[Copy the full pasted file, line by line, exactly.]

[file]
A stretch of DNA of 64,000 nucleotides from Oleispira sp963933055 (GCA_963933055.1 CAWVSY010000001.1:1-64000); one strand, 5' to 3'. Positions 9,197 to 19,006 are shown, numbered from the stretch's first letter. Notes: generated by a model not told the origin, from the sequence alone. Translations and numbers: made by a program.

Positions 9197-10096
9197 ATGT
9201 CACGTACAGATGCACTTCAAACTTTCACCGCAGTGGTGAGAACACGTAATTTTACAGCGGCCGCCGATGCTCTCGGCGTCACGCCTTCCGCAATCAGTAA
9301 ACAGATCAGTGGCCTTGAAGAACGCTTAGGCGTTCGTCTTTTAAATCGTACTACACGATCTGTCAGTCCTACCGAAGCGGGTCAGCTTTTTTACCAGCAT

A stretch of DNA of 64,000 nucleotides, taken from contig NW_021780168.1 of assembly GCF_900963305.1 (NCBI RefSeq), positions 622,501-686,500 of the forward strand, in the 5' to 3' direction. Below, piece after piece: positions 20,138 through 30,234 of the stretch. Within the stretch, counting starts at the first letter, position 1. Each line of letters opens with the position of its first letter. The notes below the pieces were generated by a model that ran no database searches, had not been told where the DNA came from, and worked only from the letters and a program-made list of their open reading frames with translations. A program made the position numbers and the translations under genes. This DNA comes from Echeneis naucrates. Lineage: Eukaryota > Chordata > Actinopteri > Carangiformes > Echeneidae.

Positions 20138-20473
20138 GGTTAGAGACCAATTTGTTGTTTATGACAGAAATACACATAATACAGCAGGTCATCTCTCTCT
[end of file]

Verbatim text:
A stretch of DNA of 64,000 nucleotides from Oleispira sp963933055 (GCA_963933055.1 CAWVSY010000001.1:1-64000); one strand, 5' to 3'. Positions 9,197 to 19,006 are shown, numbered from the stretch's first letter. Notes: generated by a model not told the origin, from the sequence alone. Translations and numbers: made by a program.

Positions 9197-10096
9197 ATGT
9201 CACGTACAGATGCACTTCAAACTTTCACCGCAGTGGTGAGAACACGTAATTTTACAGCGGCCGCCGATGCTCTCGGCGTCACGCCTTCCGCAATCAGTAA
9301 ACAGATCAGTGGCCTTGAAGAACGCTTAGGCGTTCGTCTTTTAAATCGTACTACACGATCTGTCAGTCCTACCGAAGCGGGTCAGCTTTTTTACCAGCAT

A stretch of DNA of 64,000 nucleotides, taken from contig NW_021780168.1 of assembly GCF_900963305.1 (NCBI RefSeq), positions 622,501-686,500 of the forward strand, in the 5' to 3' direction. Below, piece after piece: positions 20,138 through 30,234 of the stretch. Within the stretch, counting starts at the first letter, position 1. Each line of letters opens with the position of its first letter. The notes below the pieces were generated by a model that ran no database searches, had not been told where the DNA came from, and worked only from the letters and a program-made list of their open reading frames with translations. A program made the position numbers and the translations under genes. This DNA comes from Echeneis naucrates. Lineage: Eukaryota > Chordata > Actinopteri > Carangiformes > Echeneidae.

Positions 20138-20473
20138 GGTTAGAGACCAATTTGTTGTTTATGACAGAAATACACATAATACAGCAGGTCATCTCTCTCT